The 10m-long whale found on the beach of Cabo de Palos in the Spanish region of Murcia on February 27, was unusually thin. Sperm whales usually eat giant squid as well as octopus, small sharks and other fish but this whale had eaten plastic bags, ropes, nets, a drum line, a plastic water container and sacks of straw. Local authorities in Spain have now started a campaign to clean up its beaches and oceans. Around million tonnes of plastic is floating in our oceans with an extra eight million tonnes entering the water each year. This has created polluted areas called Great Garbage Patches.
National Marine Mammal Laboratory
It is the only living member of the genus Physeter and one of three extant species in the sperm whale family , along with the pygmy sperm whale and dwarf sperm whale of the genus Kogia. The sperm whale is a pelagic mammal with a worldwide range, and will migrate seasonally for feeding and breeding. The females cooperate to protect and nurse their young. Females give birth every four to 20 years, and care for the calves for more than a decade. A mature sperm whale has few natural predators, although calves and weakened adults are sometimes killed by pods of killer whales orcas. Sperm whales can live for more than 60 years.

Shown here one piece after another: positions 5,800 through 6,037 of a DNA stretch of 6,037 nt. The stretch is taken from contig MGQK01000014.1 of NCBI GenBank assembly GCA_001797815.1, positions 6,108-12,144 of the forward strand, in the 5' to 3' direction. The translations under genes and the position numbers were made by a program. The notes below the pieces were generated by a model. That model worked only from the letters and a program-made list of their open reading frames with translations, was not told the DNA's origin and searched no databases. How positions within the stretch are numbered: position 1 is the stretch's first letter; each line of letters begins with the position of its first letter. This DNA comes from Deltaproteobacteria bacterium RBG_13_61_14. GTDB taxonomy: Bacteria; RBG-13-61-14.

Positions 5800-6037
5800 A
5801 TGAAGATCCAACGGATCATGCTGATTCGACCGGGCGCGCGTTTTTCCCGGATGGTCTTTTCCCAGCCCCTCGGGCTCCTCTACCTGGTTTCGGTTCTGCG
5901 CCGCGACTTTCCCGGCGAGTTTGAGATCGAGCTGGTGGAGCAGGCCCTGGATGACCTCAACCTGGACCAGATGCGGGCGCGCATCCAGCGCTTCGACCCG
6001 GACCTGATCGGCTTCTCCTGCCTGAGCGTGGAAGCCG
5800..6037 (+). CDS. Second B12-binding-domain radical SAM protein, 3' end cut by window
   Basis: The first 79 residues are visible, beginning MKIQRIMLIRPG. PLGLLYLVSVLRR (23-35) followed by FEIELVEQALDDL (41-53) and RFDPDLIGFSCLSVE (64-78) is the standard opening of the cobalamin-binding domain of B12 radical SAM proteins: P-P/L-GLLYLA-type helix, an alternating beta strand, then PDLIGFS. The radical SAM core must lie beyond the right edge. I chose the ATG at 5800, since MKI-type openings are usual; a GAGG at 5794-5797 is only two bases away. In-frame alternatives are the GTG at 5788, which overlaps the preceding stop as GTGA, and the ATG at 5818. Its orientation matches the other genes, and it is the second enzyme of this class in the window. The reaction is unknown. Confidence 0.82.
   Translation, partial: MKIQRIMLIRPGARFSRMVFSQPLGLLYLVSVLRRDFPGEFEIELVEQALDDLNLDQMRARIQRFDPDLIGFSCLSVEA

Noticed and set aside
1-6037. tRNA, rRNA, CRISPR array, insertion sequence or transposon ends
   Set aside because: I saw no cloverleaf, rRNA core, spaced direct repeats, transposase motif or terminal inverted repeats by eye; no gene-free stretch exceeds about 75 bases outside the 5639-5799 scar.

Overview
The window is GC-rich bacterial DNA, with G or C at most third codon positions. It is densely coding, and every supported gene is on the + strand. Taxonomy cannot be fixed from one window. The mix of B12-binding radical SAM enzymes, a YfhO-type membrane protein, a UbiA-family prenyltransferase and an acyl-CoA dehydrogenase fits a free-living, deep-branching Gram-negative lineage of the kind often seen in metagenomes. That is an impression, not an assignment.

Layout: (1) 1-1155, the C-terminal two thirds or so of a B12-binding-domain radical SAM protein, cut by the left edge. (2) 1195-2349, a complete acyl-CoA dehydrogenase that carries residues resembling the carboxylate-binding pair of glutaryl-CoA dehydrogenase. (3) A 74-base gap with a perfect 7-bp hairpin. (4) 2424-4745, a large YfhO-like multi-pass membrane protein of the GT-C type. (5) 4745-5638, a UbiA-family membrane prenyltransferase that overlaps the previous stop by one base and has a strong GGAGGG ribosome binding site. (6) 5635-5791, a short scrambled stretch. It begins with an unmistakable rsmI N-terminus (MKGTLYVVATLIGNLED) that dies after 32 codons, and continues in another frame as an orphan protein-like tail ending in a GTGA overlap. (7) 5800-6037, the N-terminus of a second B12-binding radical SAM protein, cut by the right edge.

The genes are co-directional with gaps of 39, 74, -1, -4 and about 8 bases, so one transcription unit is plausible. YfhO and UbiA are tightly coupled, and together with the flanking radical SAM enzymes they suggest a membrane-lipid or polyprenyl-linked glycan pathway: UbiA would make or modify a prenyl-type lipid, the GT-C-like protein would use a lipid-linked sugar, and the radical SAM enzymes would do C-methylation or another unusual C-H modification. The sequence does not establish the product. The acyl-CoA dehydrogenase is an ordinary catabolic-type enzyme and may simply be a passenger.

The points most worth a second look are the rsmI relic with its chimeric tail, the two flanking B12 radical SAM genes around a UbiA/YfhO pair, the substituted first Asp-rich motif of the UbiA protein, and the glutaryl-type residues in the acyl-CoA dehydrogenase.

Marine Mammal Laboratory
The sperm whale, also called a cachalot, made its biggest public splash in the guise of Moby Dick. The whale is generally gray with wrinkled, prune-like skin covering a torpedo-shaped body. The blunt head of the sperm whale accounts for a third of its body length, and much of it is filled with a waxy, oily substance called spermaceti that lies above and in front of the skull. This substance once was used for fine lubrication and for fueling lamps. Whales are mammals, which means the sperm whale has lungs and breathes air.
The sperm whale may be one of the most successful animals in the ocean, boasting a global distribution that survived the toll of the 20th century, when whaling factory fleets took three million great whales from the seas. Now a newly identified population in the Indian Ocean is attracting the attention of scientists, conservationists — and soon, tourists, too. How will this whale weather the new storm of attention?